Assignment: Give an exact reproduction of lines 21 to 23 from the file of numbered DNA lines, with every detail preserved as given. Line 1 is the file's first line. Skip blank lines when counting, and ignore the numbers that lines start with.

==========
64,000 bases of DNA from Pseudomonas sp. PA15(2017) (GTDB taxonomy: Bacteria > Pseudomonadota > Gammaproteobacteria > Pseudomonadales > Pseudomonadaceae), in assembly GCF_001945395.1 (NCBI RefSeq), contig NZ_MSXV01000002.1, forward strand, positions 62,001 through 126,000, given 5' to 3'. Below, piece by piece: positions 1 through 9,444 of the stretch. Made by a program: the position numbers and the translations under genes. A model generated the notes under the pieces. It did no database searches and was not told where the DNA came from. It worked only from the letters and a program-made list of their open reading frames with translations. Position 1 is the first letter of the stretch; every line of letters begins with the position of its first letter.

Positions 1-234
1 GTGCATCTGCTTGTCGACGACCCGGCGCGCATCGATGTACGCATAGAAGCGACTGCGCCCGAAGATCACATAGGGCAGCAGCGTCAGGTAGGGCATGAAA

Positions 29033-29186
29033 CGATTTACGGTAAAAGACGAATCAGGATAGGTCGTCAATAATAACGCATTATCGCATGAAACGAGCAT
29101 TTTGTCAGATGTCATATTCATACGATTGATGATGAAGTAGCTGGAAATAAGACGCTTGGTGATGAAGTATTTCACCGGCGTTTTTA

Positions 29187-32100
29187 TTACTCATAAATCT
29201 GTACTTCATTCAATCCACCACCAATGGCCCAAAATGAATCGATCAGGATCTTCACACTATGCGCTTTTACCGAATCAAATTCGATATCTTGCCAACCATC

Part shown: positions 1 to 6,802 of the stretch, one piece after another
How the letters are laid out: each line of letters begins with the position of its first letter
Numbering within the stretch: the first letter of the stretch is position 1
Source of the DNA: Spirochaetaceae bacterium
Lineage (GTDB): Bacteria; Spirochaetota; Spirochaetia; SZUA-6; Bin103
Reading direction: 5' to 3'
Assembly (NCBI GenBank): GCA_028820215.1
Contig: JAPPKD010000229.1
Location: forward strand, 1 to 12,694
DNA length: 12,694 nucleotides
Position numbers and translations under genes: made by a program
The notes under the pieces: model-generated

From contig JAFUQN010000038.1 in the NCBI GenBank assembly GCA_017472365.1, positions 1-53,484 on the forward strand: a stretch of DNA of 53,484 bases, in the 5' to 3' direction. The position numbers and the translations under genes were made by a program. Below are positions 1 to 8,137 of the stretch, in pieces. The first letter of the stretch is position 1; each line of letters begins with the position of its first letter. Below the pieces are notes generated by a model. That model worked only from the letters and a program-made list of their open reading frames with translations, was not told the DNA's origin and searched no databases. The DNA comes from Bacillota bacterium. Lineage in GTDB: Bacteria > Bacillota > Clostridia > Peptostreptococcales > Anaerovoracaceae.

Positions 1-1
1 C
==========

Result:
The notes under the pieces: model-generated

From contig JAFUQN010000038.1 in the NCBI GenBank assembly GCA_017472365.1, positions 1-53,484 on the forward strand: a stretch of DNA of 53,484 bases, in the 5' to 3' direction. The position numbers and the translations under genes were made by a program. Below are positions 1 to 8,137 of the stretch, in pieces. The first letter of the stretch is position 1; each line of letters begins with the position of its first letter. Below the pieces are notes generated by a model. That model worked only from the letters and a program-made list of their open reading frames with translations, was not told the DNA's origin and searched no databases. The DNA comes from Bacillota bacterium. Lineage in GTDB: Bacteria > Bacillota > Clostridia > Peptostreptococcales > Anaerovoracaceae.

Positions 1-1